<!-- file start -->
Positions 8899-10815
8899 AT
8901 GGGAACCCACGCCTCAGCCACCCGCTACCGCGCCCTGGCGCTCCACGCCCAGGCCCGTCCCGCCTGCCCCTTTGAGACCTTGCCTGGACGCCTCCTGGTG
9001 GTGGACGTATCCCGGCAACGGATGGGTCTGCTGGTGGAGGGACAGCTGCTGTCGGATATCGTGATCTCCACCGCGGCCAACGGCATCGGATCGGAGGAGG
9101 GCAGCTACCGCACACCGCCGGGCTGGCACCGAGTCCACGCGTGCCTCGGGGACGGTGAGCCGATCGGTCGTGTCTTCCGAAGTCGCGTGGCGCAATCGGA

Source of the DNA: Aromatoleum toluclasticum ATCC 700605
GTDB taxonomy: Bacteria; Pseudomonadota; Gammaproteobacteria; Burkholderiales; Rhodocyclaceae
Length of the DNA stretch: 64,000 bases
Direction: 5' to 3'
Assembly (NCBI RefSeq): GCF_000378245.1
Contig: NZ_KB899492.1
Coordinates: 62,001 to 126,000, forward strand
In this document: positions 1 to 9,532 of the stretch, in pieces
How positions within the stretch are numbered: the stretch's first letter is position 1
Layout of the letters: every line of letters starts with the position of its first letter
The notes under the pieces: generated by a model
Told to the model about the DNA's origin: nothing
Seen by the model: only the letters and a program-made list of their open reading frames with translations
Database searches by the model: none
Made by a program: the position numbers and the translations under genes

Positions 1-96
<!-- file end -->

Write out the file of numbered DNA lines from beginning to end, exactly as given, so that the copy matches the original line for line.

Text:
Positions 8899-10815
8899 AT
8901 GGGAACCCACGCCTCAGCCACCCGCTACCGCGCCCTGGCGCTCCACGCCCAGGCCCGTCCCGCCTGCCCCTTTGAGACCTTGCCTGGACGCCTCCTGGTG
9001 GTGGACGTATCCCGGCAACGGATGGGTCTGCTGGTGGAGGGACAGCTGCTGTCGGATATCGTGATCTCCACCGCGGCCAACGGCATCGGATCGGAGGAGG
9101 GCAGCTACCGCACACCGCCGGGCTGGCACCGAGTCCACGCGTGCCTCGGGGACGGTGAGCCGATCGGTCGTGTCTTCCGAAGTCGCGTGGCGCAATCGGA

Source of the DNA: Aromatoleum toluclasticum ATCC 700605
GTDB taxonomy: Bacteria; Pseudomonadota; Gammaproteobacteria; Burkholderiales; Rhodocyclaceae
Length of the DNA stretch: 64,000 bases
Direction: 5' to 3'
Assembly (NCBI RefSeq): GCF_000378245.1
Contig: NZ_KB899492.1
Coordinates: 62,001 to 126,000, forward strand
In this document: positions 1 to 9,532 of the stretch, in pieces
How positions within the stretch are numbered: the stretch's first letter is position 1
Layout of the letters: every line of letters starts with the position of its first letter
The notes under the pieces: generated by a model
Told to the model about the DNA's origin: nothing
Seen by the model: only the letters and a program-made list of their open reading frames with translations
Database searches by the model: none
Made by a program: the position numbers and the translations under genes

Positions 1-96